More recently, I found one of their taps:
They also made vices in Canada. Below, one of mine:
The Henry L. Hanson Company was initially housed in a five-storey building at 25 Union Street in Worcester. Built in 1879 by a wealthy merchant, Stephen Salisbury, it was first used by the Porter Last Company before being occupied by Hanson. For 50 years, Hanson made taps and dies there that gained world-wide fame for their quality. They eventually made a variety of hand and power tool accessories under names such as "Handy" as well as "Ace" and sold these through retail hardware outlets, mass merchants, and automotive and industrial channels. In 1975, the company moved to a modern facility in the same city. At some point, the company became a part of the Irwin tool empire (now a part of Newell Rubbermaid), where the name is still used as a brand. Unfortunately, according to comments I've read on various web forums, the taps and dies under this brand name are now made in China and are considered to be of very poor quality.
The city of Worcester was once a huge manufacturing centre, especially after 1828 with the completion of the Blackstone Canal which linked the city to Providence. The Boston-Worcester railway, established in 1835, also helped build the city's fortunes. At its height, local companies made machine tools, wire products, power looms, ice skates, and corsets. However, its industrial decline began after World War II. The space race provided a brief respite, as the rocket pioneer Robert Goddard was a native and obtained his post-secondary education in the city's universities. During the Apollo moon landing in 1969, the David Clark Company of Worcester designed the "Snoopy cap", the communications carrier assembly, that transmitted Neil Armstrong's famous first words from the moon. Other local companies also made the legs of the Apollo 11 Lunar Excursion Module, forgings for the spacecraft, and superinsulation and ceramic coating for the rocket nozzles.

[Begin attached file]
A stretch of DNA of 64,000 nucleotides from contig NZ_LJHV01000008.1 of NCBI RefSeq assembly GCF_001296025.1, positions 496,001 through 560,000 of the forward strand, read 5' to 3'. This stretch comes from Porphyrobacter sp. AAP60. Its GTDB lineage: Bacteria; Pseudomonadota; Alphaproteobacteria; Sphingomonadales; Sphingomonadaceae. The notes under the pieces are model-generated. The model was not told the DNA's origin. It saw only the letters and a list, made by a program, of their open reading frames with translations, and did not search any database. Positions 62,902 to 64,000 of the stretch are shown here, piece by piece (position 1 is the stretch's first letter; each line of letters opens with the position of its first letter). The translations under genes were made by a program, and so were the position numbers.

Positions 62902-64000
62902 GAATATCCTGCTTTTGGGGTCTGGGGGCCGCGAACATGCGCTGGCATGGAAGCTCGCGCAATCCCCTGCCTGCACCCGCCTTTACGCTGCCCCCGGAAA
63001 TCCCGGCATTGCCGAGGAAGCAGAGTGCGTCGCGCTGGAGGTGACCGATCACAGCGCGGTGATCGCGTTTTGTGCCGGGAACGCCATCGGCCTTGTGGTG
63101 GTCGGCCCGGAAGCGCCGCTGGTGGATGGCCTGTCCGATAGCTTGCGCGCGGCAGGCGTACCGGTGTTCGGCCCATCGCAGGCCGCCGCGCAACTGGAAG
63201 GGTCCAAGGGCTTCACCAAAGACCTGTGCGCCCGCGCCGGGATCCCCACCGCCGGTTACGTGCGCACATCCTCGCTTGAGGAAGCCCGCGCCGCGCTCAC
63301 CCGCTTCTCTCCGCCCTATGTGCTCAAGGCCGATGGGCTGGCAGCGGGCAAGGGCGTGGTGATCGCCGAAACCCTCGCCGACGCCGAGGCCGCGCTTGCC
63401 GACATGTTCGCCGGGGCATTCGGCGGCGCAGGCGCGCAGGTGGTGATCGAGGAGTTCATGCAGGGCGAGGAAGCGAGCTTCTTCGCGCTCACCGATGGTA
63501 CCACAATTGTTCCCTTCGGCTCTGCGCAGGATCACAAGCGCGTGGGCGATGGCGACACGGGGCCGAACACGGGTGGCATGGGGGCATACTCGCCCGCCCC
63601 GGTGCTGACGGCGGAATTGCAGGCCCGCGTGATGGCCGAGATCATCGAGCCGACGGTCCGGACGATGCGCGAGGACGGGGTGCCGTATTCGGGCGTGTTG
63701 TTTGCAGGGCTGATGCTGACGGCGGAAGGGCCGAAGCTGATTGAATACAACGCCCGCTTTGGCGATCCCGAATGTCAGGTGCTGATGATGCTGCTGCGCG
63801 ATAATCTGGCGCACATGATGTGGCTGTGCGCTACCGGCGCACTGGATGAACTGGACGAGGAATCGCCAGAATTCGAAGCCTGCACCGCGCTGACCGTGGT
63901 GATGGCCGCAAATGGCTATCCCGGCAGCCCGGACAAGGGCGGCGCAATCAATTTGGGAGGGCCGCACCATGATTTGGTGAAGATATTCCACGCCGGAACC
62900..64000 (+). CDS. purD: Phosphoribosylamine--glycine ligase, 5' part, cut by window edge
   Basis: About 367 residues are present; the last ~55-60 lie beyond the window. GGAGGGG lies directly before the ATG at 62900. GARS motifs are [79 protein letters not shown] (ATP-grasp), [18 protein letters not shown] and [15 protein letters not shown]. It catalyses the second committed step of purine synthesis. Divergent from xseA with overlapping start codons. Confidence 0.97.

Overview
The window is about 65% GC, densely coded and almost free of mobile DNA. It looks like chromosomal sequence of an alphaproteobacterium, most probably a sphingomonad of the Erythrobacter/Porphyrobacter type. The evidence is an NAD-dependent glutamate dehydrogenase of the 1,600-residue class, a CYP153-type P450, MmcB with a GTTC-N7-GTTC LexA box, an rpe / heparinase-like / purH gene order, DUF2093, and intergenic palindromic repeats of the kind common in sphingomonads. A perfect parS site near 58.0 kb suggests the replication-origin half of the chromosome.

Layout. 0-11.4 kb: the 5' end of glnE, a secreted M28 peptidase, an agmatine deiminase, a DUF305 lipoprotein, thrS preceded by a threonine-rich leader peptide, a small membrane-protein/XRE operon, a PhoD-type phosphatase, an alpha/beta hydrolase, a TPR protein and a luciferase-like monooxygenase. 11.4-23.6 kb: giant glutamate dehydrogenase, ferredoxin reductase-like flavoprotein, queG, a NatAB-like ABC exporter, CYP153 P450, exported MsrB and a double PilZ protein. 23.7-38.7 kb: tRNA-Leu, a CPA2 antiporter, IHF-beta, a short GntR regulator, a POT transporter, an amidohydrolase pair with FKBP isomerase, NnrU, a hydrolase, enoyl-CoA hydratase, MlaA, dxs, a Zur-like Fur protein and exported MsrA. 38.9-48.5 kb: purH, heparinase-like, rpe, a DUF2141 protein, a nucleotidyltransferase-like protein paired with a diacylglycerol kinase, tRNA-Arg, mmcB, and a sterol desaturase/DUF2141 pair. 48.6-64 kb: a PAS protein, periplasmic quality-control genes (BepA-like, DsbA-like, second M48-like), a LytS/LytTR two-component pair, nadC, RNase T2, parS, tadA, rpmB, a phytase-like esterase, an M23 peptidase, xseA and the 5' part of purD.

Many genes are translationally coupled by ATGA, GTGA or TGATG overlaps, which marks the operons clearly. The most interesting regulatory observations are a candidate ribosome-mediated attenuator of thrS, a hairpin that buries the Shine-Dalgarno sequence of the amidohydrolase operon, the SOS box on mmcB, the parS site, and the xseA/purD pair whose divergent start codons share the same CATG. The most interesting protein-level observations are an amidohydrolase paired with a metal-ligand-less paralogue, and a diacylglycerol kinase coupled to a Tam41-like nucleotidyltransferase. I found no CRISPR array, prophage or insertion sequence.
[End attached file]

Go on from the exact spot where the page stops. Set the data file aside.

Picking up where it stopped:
Worcester is now strenuously attempting to re-invent itself. Today, the old Hanson factory is the home of Max Silverman's Toolhouse restaurant, where you can enjoy a meal in the presence of some of the original Hanson machinery!